rich excites the indignation of the poor, who are often both driven by
want, and prompted by envy to invade his possessions. It is only under
the shelter of the civil magistrate, that the owner of that valuable
property, which is acquired by the labour of many years, or perhaps of
many successive generations, can sleep a single night in security. He
is at all times surrounded by unknown enemies, whom, though he never
provoked, he can never appease, and from whose injustice he can be
protected only by the powerful arm of the civil magistrate,
continually held up to chastise it. The acquisition of valuable and
extensive property, therefore, necessarily requires the establishment
of civil government. Where there is no property, or at least none that
exceeds the value of two or three days labour, civil government is not
so necessary.

Civil government supposes a certain subordination. But as the
necessity of civil government gradually grows up with the acquisition
of valuable property; so the principal causes, which naturally
introduce subordination, gradually grow up with the growth of that
valuable property.

The causes or circumstances which naturally introduce subordination,
or which naturally and antecedent to any civil institution, give some
men some superiority over the greater part of their brethren, seem to
be four in number.

The first of those causes or circumstances, is the superiority of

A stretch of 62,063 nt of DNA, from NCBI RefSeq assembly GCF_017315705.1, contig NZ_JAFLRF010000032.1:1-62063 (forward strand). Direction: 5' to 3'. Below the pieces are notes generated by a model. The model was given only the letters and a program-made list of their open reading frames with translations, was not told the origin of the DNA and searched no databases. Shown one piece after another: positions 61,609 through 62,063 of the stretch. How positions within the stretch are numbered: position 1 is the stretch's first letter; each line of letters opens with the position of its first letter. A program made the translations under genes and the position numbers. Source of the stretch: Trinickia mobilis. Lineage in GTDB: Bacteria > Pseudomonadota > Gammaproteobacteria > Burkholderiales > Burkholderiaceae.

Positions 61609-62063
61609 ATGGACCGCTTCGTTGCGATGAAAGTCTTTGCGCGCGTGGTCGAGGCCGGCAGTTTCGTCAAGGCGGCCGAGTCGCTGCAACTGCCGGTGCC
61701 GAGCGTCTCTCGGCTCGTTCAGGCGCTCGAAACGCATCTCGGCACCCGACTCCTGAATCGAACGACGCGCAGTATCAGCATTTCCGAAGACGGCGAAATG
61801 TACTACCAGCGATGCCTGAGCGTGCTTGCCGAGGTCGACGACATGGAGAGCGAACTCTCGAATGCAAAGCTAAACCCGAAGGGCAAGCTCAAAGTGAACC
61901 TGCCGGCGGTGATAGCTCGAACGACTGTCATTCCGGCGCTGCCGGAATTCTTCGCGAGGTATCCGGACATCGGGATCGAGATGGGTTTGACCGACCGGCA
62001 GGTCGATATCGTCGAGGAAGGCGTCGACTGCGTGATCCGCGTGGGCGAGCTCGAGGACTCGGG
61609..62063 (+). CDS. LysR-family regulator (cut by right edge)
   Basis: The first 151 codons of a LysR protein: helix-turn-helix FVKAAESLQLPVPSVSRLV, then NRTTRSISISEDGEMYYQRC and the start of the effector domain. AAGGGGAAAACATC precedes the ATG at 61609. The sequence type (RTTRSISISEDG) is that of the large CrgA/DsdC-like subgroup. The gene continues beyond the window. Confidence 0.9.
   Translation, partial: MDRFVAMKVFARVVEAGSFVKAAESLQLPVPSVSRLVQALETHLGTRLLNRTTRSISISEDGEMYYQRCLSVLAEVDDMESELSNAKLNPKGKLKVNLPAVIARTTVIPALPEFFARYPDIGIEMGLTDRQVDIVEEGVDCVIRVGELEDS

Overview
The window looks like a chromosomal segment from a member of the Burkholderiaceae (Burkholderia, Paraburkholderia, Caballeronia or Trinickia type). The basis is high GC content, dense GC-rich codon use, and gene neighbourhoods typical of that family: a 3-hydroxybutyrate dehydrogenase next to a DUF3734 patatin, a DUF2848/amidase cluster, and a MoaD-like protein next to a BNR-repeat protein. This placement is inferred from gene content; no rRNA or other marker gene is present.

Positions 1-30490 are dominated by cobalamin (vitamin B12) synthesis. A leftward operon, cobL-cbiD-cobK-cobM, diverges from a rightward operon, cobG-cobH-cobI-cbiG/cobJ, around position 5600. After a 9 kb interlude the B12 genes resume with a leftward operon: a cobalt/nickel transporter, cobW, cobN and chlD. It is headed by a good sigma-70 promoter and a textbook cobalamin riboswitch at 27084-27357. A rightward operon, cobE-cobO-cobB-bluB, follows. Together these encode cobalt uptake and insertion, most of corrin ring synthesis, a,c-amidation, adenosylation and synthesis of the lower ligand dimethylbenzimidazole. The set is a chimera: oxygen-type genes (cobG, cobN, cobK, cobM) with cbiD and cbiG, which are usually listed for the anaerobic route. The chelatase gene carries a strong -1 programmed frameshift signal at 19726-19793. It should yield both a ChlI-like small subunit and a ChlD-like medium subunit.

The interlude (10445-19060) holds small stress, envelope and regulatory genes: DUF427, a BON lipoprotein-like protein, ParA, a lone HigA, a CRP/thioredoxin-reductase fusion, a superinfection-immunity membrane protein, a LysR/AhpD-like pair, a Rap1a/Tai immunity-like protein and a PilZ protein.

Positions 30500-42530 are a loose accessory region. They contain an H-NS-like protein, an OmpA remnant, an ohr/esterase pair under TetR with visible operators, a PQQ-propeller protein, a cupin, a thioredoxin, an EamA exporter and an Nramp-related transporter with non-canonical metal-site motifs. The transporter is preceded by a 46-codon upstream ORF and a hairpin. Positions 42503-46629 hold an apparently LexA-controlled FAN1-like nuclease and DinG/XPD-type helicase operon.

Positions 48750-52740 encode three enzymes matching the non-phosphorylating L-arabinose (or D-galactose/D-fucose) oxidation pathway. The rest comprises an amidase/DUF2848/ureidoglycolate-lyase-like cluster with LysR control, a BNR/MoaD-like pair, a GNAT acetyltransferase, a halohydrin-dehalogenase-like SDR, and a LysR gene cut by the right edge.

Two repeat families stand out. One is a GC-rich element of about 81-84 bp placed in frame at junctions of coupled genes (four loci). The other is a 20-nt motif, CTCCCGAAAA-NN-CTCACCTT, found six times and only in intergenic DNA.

personal qualifications, of strength, beauty, and agility of body; of
wisdom and virtue; of prudence, justice, fortitude, and moderation of
mind. The qualifications of the body, unless supported by those of the
mind, can give little authority in any period of society. He is a very
strong man, who, by mere strength of body, can force two weak ones to
obey him. The qualifications of the mind can alone give very great
authority They are however, invisible qualities; always disputable,
and generally disputed. No society, whether barbarous or civilized,
has ever found it convenient to settle the rules of precedency of rank
and subordination, according to those invisible qualities; but
according to something that is more plain and palpable.

The second of those causes or circumstances, is the superiority of
age. An old man, provided his age is not so far advanced as to give
suspicion of dotage, is everywhere more respected than a young man of
equal rank, fortune, and abilities. Among nations of hunters, such as
the native tribes of North America, age is the sole foundation of rank
and precedency. Among them, father is the appellation of a superior;
brother, of an equal; and son, of an inferior. In the most opulent and
civilized nations, age regulates rank among those who are in every
other respect equal; and among whom, therefore, there is nothing else
to regulate it. Among brothers and among sisters, the eldest always
takes place; and in the succession of the paternal estate, every thing
which cannot be divided, but must go entire to one person, such as a
title of honour, is in most cases given to the eldest. Age is a plain
and palpable quality, which admits of no dispute.

The third of those causes or circumstances, is the superiority of
fortune. The authority of riches, however, though great in every age
of society, is, perhaps, greatest in the rudest ages of society, which
admits of any considerable inequality of fortune. A Tartar chief, the
increase of whose flocks and herds is sufficient to maintain a
thousand men, cannot well employ that increase in any other way than
in maintaining a thousand men. The rude state of his society does not
afford him any manufactured produce any trinkets or baubles of any
kind, for which he can exchange that part of his rude produce which is
over and above his own consumption. The thousand men whom he thus
maintains, depending entirely upon him for their subsistence, must